By CLARE CLANCY FOR THE WHIG-STANDARD
July 13, 2011
Social assistance is administered through a broken system, says a representative from the Commission for the Review of Social Assistance in Ontario.
“Tinkering won’t fix it,” said Commissioner Frances Lankin. “There’s some fundamental reform required.”
Three years ago, the Ontario government announced it was embarking on a poverty reduction strategy, with a special focus on reducing child poverty.
The strategy included the establishment of a review commission, to which Lankin was appointed last year.
According to Lankin, there hasn’t been a major review of provincial social assistance since the 1980s.
“(The province is) expecting that our recommendations will propose a major overhaul of the system,” she said, adding that there hasn’t been enough discussion to know if this will be the case.
“We’re looking at virtually every aspect of Ontario Works and Ontario Disability Support Program.”
On Tuesday, Lankin attended a public discussion on the topic at the Kingston Frontenac Public Library’s central branch. There were two sessions scheduled to discuss the state of social assistance in Kingston.
“We’re coming out and joining a day of conversations in 11 different communities,” Lankin said, adding that she hopes these represent just a fraction of
the discussions happening in Ontario.
Individuals who have experienced living on social assistance were invited to a morning session. Lankin said participants gave insight into the common issues faced by recipients of social assistance.
“We heard a very, very, very loud message that the level of rates doesn’t take into account what it costs to get housing in this city,” she said.
For many, expensive housing has meant that money has to be taken from elsewhere, including from food and clothing budgets.
One woman in particular described the issues some Kingston residents face, Lankin said.
If offered a job, the woman said she would need to find day-care for her children. She also lacked the resources to get to and from work.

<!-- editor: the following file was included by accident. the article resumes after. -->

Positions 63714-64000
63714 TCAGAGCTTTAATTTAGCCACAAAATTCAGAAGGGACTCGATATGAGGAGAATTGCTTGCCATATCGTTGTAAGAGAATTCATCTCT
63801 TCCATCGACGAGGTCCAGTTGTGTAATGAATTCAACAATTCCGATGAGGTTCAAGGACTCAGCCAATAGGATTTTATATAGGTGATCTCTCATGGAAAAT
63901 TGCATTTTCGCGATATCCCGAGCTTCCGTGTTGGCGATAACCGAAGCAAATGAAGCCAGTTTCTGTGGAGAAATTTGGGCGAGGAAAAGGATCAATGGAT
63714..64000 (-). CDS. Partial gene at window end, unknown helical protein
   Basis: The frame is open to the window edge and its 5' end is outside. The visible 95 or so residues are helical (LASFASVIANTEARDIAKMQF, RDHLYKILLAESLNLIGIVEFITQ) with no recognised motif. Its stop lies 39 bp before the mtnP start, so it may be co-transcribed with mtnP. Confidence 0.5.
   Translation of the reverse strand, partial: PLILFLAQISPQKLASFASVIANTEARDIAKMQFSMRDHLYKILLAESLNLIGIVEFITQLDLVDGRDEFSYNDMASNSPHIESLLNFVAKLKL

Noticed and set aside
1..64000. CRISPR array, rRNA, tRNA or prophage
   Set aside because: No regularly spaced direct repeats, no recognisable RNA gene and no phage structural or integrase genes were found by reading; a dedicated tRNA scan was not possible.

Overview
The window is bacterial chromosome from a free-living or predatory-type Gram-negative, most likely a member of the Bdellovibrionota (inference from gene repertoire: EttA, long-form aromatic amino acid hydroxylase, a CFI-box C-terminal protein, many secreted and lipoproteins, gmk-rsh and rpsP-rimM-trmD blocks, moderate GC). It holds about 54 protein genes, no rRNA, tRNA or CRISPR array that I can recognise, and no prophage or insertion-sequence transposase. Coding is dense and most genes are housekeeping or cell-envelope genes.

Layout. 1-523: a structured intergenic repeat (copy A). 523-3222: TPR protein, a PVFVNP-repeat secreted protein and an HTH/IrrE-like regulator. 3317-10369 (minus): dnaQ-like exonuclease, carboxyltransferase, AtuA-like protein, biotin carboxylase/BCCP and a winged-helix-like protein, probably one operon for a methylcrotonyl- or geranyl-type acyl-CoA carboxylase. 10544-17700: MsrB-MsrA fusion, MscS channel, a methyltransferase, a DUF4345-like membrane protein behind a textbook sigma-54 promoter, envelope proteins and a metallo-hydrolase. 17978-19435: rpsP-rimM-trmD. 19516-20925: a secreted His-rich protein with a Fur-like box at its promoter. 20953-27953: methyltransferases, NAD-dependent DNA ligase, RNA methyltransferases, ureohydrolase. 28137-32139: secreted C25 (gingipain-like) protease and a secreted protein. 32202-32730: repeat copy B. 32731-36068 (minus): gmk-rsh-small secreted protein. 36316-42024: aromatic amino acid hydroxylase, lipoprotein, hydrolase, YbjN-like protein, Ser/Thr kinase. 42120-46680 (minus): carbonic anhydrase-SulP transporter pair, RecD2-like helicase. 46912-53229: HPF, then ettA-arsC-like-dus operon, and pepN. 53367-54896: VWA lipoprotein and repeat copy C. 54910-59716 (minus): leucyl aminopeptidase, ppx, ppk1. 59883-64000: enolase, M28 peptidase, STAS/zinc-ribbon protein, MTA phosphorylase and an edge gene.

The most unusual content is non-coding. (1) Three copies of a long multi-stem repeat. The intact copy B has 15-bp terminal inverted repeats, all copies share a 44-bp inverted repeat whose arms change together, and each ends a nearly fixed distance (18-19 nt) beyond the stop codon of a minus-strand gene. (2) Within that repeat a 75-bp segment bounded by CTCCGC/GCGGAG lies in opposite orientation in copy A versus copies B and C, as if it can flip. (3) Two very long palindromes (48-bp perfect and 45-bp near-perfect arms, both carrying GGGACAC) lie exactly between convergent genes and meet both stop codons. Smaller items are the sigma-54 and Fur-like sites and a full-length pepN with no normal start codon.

“They are supports … she doesn’t have the money to afford. She gets trapped,” Lankin said.
These issues aren’t unique to Kingston, Lankin said.
“We heard a basic plea to make the system easier to understand.”
The Kingston Community Roundtable on Poverty Reduction, the Social Planning Council of Kingston and Kingston United Way collaborated to organize the sessions.
CEO and president of Kings – ton United Way, Bhavana Varma, said even small suggestions to better the system go a long way.
For example, monthly bus passes would ensure that recipients of social assistance have a way to travel to and from work.
Varma said one key issue is the loss of benefits when employment is found.
“Currently, if you’re on social assistance you get medical benefits and child care,” Varma said. “You get a job (and) you lose those, so some way of maintaining that is important.”
Rent costs in Kingston also need to be addressed, she said.
“(Social assistance is) not adjusted for the actual rent — it’s a flat rent allowance that doesn’t cover rent in a city like Kingston.”
Var ma said that although these issues have been discussed before, this time it’s different.
“Usually, we’ve stopped at what can be done at the local level,” she said. “But this is looking at the bigger picture … this will be the most important
systemic change that will happen.”
Article ID# 3211071
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